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IN THE Indiana Supreme Court FILED Aug 29 2022, 10:20 am CLERK Indiana Supreme Court Court of Appeals and Tax Court Supreme Court Case No. 22S-CT-140 624 Broadway, LLC, Appellant (Plaintiff below), –v– Gary Housing Authority, Appellee (Defendant below). Argued: June 9, 2022 | Decided: August 29, 2022 Appeal from the Lake Superior Court No. 45D05-1910-CT-1085 The Honorable Stephen E. Scheele, Judge On Petition to Transfer from the Indiana Court of Appeals No. 21A-CT-653 Opinion by Justice Massa Rush, C.J., and David, Slaughter, and Goff, JJ., concur. Massa, Justice. The Gary Housing Authority acquired 624 Broadway, LLC’s property through an administrative taking. It only provided notice of its taking and hearings by publication, despite knowing how to contact 624 Broadway. And it refused to postpone its final meeting—when it awarded damages— to allow 624 Broadway to obtain an appraisal. 624 Broadway alleges the notice was constitutionally deficient. Because we agree and cannot deem it harmless, we reverse and remand. Facts and Procedural History 624 Broadway owned commercial property in downtown Gary. The Housing Authority wanted the property as part of its plan to redevelop the area for mixed residential (i.e., affordable housing) and commercial uses. In March 2019, it sued 624 Broadway to acquire the property but soon successfully moved to dismiss the suit. It then initiated an administrative taking under Indiana Code chapter 32-24-2. An administrative taking—an alternative to the “traditional” lawsuit route— occurs when an authorized governmental body condemns property and awards damages through resolutions. See Ind. Code § 36-7-18-28(a)(2) (2019); I.C. §§ 32-24-2-6, -10. Under the statutes then in effect, a nonresident owner like 624 Broadway, located in nearby Schererville, was entitled only to notice by publication.1 See I.C. §§ 32-24-2-6(b), -8(c). On August 15, the Housing Authority adopted a resolution to acquire the property and set September 19 as the day to receive and hear remonstrances.2 It twice published notice of the resolution and upcoming meeting in two area newspapers of general circulation. Around September The statutes were subsequently amended to require that all owners receive, at a minimum, notice by mail during an administrative taking. See Ind. Code §§ 32-24-2-6(b), -8(b) (2020). 1 Remonstrance is defined as “[a] formal protest against governmental policy, actions, or officials.” Black’s Law Dictionary 1486–87 (10th ed. 2014). 2 Indiana Supreme Court | Case No. 22S-CT-140 | August 29, 2022 Page 2 of 9 9, John Allen, 624 Broadway’s registered agent, learned of the upcoming meeting from a reporter. He attended and spoke at it. During the meeting, the Housing Authority adopted resolutions confirming the taking, assessing $75,000 in damages, and setting a meeting on written remonstrances for October 17. Again, it only provided notice by publication. When Allen learned of the upcoming meeting, he and 624 Broadway submitted written remonstrances. 624 Broadway unsuccessfully requested the Housing Authority postpone the meeting so 624 Broadway’s appraiser could assess the property. On October 16, it sued the Housing Authority and sought a temporary restraining order preventing the meeting. The trial court denied its request, and the Housing Authority proceeded to award $75,000 in damages. One day after the meeting, the appraiser inspected the property. He issued his report on October 28, valuing the property at $325,000. 624 Broadway later amended its complaint and alleged, among other things, that the Housing Authority’s decision to only provide notice by publication violated its federal due process rights and deprived it of the ability to adequately prepare for the hearings. Both parties moved for summary judgment; the trial court granted it for the Housing Authority and denied it for 624 Broadway. 624 Broadway appealed. The Court of Appeals affirmed in part, reversed in part, and remanded. Although it rejected most of 624 Broadway’s arguments, it found the notice was constitutionally deficient because it “was not reasonably calculated to reach Allen.” 624 Broadway, LLC v. Gary Hous. Auth., 181 N.E.3d 1013, 1024 (Ind. Ct. App. 2021). And this deficient notice was not harmless error because it “contributed to 624 Broadway’s inability to obtain its own appraisal of the property expediently, which in turn contributed to 624 Broadway’s inability to present competing evidence of its damages.” Id. at 1025. The panel remanded with instructions to enter summary judgment for 624 Broadway and vacate the taking. Id. Indiana Supreme Court | Case No. 22S-CT-140 | August 29, 2022 Page 3 of 9 The Housing Authority petitioned for transfer, which we granted.3 624 Broadway, LLC v. Gary Hous. Auth., 188 N.E.3d 842 (Ind. 2022). Standard of Review We review summary judgment decisions de novo, applying the same standard as the trial court. Serv. Steel Warehouse Co., L.P. v. U.S. Steel Corp., 182 N.E.3d 840, 842 (Ind. 2022). Summary judgment is appropriate only “if the designated evidentiary matter shows that there is no genuine issue as to any material fact and that the moving party is entitled to a judgment as a matter of law.” Ind. Trial Rule 56(C). Constitutional claims are questions of law, which we review de novo. See Larkin v. State, 173 N.E.3d 662, 667 (Ind. 2021). Discussion and Decision The federal Constitution establishes important limits on the government’s ability to take private property for public use: It must provide just compensation, a hearing on just compensation, and sufficient notice. See U.S. CONST. amend. V; id. XIV, § 1; Mullane v. Cent. Hanover Bank & Trust Co., 339 U.S. 306, 313 (1950). The Housing Authority only provided notice of the taking and its hearings by publication—even though it knew how to provide personal notice. Its deficient notice deprived 624 Broadway of a meaningful damages hearing. We address only 624 Broadway’s constitutional due process claim. We otherwise summarily affirm the Court of Appeals. See Ind. Appellate Rule 58(A)(2). 3 Indiana Supreme Court | Case No. 22S-CT-140 | August 29, 2022 Page 4 of 9 I. The Housing Authority provided constitutionally deficient notice to 624 Broadway, which was prejudicial. The government can only take property through eminent domain if it provides “just compensation” and “due process of law.” U.S. Const. amend. V; id. XIV, § 1. This means “an owner whose property is taken for public use must be given a hearing in determining just compensation.” Walker v. City of Hutchinson, 352 U.S. 112, 115 (1956); see also Bragg v. Weaver, 251 U.S. 57, 59 (1919) (“[I]t is essential to due process that the mode of determining the compensation . . . afford the owner an opportunity to be heard.”). Because “[t]he right to a hearing is meaningless without notice,” the government must provide notice “reasonably calculated to inform” a property owner of the proceeding. Walker, 352 U.S. at 115; see also Mullane, 339 U.S. at 314. Here, the Housing Authority complied with the governing statutes when it provided notice by publication. See I.C. §§ 32-24-2-6(b), -8(c). Statutory requirements, however, are not necessarily “constitutionally sound.” Solarize Ind., Inc. v. S. Ind. Gas & Elec. Co., 182 N.E.3d 212, 221 (Ind. 2022) (Slaughter, J., concurring in part and in the judgment). “[N]otice . . . that may technically comply with a state statute . . . does not necessarily comport with due process.” In re Adoption of L.D., 938 N.E.2d 666, 669 (Ind. 2010). Certainly, a statute can provide more protection than the Constitution. But when a statute provides less, the government must do more. 4 Notice by publication may be sufficient “where it is not reasonably possible or practicable to give more adequate warning,” like when the intended recipient is missing. Mullane, 339 U.S. at 317. But it “is not enough with respect to a person whose name and address are known or Contrary to what Hagemann v. City of Mount Vernon, 238 Ind. 613, 619–22, 154 N.E.2d 33, 36– 37 (1958), may convey, notice by publication at a proceeding’s outset is not adequate simply because the legislature deems it so or because personal notice will be given later. See Schroeder v. City of New York, 371 U.S. 208, 211–13 (1962). 4 Indiana Supreme Court | Case No. 22S-CT-140 | August 29, 2022 Page 5 of 9 very easily ascertainable and whose legally protected interests are directly affected by the proceedings in question.” Schroeder v. City of New York, 371 U.S. 208, 212–13 (1962). The Housing Authority admittedly knew the identity and address of 624 Broadway’s registered agent. Indeed, its September 19 damages resolution included his address. 624 Broadway’s articles of organization, filed with the Indiana Secretary of State, listed its registered agent, his address, and an email address for service. Further, the Housing Authority demonstrated its ability to successfully communicate with 624 Broadway during its eminent domain lawsuit. See L.D., 938 N.E.2d at 671 (finding notice by publication insufficient when a party “had successfully given notice” in a previous case but “made no attempt to do so” in the instant case). Yet once it transitioned to an administrative taking, it apparently became incapable of sending a letter or email to 624 Broadway. An administrative taking may be a “streamlined procedure for taking private property,” Util. Ctr., Inc. v. City of Fort Wayne, 985 N.E.2d 731, 736 (Ind. 2013), but it cannot circumvent the Constitution. “[W]hen notice is a person’s due, process which is a mere gesture is not due process.” Mullane, 339 U.S. at 315. Because the Housing Authority knew how to provide personal notice, its notice by publication was a “mere gesture.” Despite the insufficient notice, 624 Broadway still learned of the Housing Authority’s meetings, attended and spoke at them, and submitted written remonstrances. But we cannot say 624 Broadway was not prejudiced: under our harmless error standard, an error’s “probable impact” is “sufficiently minor” if it did not “affect the substantial rights of the parties.” Ind. Appellate Rule 66(A). The Housing Authority passed its first resolution on August 15. More than three weeks later, Allen learned of the September 19 meeting. Had the Housing Authority provided constitutionally sufficient notice at the outset, it is probable that 624 Broadway would have presented its appraisal before or at the final meeting. Instead, 624 Broadway’s appraiser issued his report less than two weeks after that meeting. Ultimately, the Housing Authority must persuade us that the probable impact of its deficient notice was so minor that it did not affect 624 Broadway’s substantial rights. But given the significant disparity between the owner’s $325,000 appraisal, the Housing Indiana Supreme Court | Case No. 22S-CT-140 | August 29, 2022 Page 6 of 9 Authority’s $24,000 appraisal (which lacked an updated interior inspection), and the final $75,000 award, we are not confident that 624 Broadway’s appraisal did not affect the Housing Authority’s decision on just compensation. Thus, we decline to hold that the deficient notice was harmless. II. 624 Broadway is entitled to a damages hearing. When the Court of Appeals reversed, it ordered vacatur of the taking. 624 Broadway, LLC, 181 N.E.3d at 1025. However, just compensation is generally the appropriate remedy when the government, duly authorized by law, takes property for a public purpose. Ruckelshaus v. Monsanto Co., 467 U.S. 986, 1016 (1984); Murray v. City of Lawrenceburg, 925 N.E.2d 728, 732 (Ind. 2010); cf. Dible v. City of Lafayette, 713 N.E.2d 269, 274 (Ind. 1999) (acknowledging “injunctive relief may be necessary to remedy interference with landowner rights for a private purpose”). A court cannot enjoin or reverse a lawful taking when an adequate legal remedy— compensation—is available. See Knick v. Township of Scott, 139 S. Ct. 2162, 2167–68 (2019); Murray, 925 N.E.2d at 732; United States v. Herring, 750 F.2d 669, 674 (8th Cir. 1984). The General Assembly authorized the Housing Authority to conduct administrative takings to provide affordable housing. See I.C. §§ 36-7-18-2, -28(a)(2). Here, the Housing Authority strictly followed the statutory procedures (to a fault in terms of notice) when it took 624 Broadway’s property for community redevelopment that includes affordable housing—plainly a public purpose. See Berman v. Parker, 348 U.S. 26, 33–36 (1954); I.C. § 36-7-18-2. And nothing indicates the taking was “subterfuge . . . to convey private property to a private individual for private use” or that the Housing Authority acted arbitrarily and capriciously. Derloshon v. City of Fort Wayne Dep’t of Redevelopment, 250 Ind. 163, 170–71, 234 N.E.2d 269, 273 (1968). To the contrary, it became interested in the property in 2017, and by the time it took 624 Broadway’s property it had already acquired other land necessary for its redevelopment. We cannot vacate the Housing Authority’s taking—statutorily authorized and for a public purpose—simply because insufficient notice Indiana Supreme Court | Case No. 22S-CT-140 | August 29, 2022 Page 7 of 9 may have impacted the damages award. 624 Broadway’s sole remedy is just compensation, and it is entitled to a hearing on damages where it can present its appraisal and other pertinent evidence. Conclusion We reverse the trial court’s entry of summary judgment for the Housing Authority on 624 Broadway’s due process claim. We remand for it to enter summary judgment in favor of 624 Broadway on that claim and hold a damages hearing. Rush, C.J., and David, Slaughter, and Goff, JJ., concur. ATTORNEYS FOR APPELLANT Robert A. Welsh Connor H. Nolan Harris Welsh & Lukmann Chesterton, Indiana ATTORNEYS FOR APPELLEE Tramel R. Raggs Harris Law Firm, P.C. Crown Point, Indiana Jenny R. Buchheit Thomas A. John Sean T. Dewey Ice Miller LLP Indianapolis, Indiana Indiana Supreme Court | Case No. 22S-CT-140 | August 29, 2022 Page 8 of 9 ATTORNEYS FOR AMICI CURIAE ANDERSON HOUSING AUTHORITY, EAST CHICAGO HOUSING AUTHORITY, ELKHART HOUSING AUTHORITY, INDIANAPOLIS HOUSING AGENCY, JEFFERSONVILLE HOUSING AUTHORITY, LINTON HOUSI NG AUTHORITY, SOUTH BEND HOUSING AUTHORITY, HOUSING AUTHORITY OF THE CITY OF SULLIVAN, AND THE HOUSING AND DEVELOPMENT LAW INSTITUTE Eric J. McKeown Alexandria H. Pittman Ice Miller LLP Indianapolis, Indiana Indiana Supreme Court | Case No. 22S-CT-140 | August 29, 2022 Page 9 of 9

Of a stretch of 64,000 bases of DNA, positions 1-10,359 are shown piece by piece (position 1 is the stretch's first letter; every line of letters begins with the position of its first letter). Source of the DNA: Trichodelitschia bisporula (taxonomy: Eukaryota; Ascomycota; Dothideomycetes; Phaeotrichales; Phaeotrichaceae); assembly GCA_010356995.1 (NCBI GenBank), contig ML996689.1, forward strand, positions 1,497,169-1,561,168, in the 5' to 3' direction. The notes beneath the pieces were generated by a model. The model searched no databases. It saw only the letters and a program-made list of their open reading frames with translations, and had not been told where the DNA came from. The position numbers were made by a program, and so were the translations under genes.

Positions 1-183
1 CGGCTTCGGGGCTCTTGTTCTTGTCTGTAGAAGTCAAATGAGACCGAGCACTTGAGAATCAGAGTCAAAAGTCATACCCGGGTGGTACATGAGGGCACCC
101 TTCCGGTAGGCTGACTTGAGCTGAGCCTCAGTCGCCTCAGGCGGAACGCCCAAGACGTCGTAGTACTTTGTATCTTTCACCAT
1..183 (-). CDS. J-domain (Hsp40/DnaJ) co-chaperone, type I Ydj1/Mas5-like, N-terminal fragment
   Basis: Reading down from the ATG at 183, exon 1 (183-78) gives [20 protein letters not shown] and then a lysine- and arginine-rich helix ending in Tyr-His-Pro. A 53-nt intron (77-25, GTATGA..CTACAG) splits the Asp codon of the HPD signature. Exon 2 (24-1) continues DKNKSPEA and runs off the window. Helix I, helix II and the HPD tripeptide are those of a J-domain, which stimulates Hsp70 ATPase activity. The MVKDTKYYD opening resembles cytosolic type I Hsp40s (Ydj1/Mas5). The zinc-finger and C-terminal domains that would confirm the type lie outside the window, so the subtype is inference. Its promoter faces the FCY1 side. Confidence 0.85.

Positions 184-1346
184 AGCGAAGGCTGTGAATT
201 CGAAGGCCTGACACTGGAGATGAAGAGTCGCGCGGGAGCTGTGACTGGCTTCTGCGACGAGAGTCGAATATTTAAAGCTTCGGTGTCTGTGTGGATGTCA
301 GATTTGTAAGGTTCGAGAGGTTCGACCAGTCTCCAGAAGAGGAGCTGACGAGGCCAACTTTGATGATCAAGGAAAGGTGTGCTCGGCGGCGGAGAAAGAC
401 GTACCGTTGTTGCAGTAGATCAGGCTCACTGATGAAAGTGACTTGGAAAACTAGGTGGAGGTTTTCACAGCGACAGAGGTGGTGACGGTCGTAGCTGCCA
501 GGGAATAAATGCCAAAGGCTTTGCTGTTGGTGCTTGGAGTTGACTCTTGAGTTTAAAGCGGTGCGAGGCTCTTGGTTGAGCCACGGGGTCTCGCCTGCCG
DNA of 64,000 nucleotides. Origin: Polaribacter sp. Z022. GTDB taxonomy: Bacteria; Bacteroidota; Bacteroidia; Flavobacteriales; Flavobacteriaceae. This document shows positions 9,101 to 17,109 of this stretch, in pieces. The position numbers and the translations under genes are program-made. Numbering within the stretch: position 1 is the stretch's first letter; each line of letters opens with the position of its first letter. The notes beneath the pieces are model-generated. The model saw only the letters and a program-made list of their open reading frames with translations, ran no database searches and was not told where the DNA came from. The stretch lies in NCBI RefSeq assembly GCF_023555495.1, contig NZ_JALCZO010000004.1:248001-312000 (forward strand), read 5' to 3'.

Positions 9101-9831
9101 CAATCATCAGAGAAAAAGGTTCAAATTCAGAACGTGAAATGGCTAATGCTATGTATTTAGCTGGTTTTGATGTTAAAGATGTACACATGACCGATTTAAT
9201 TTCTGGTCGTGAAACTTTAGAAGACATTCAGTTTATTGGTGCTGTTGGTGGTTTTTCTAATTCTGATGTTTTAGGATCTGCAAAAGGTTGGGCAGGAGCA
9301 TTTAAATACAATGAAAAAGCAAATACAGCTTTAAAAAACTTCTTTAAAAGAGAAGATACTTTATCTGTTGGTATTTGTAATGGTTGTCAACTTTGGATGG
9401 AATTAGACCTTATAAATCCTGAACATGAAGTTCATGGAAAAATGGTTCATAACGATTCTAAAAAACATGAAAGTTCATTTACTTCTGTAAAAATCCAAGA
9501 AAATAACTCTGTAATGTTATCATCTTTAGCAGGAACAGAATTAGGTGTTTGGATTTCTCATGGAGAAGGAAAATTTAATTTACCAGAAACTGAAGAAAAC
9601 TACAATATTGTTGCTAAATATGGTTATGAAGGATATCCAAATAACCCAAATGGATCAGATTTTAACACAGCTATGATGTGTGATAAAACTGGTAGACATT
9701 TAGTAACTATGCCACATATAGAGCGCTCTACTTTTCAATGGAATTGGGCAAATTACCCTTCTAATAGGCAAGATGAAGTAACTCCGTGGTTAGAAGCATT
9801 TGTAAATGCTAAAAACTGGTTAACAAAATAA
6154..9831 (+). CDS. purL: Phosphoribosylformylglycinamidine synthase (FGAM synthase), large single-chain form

Primary Holding
The Supreme Court reversed the the order of the trial court granting summary judgment in favor of the Gary Housing Authority and dismissing allegations that the Housing Authority's notice of its administrative taking of 624 Broadway, LLC's property was constitutionally deficient, holding that the deficient notice was not harmless.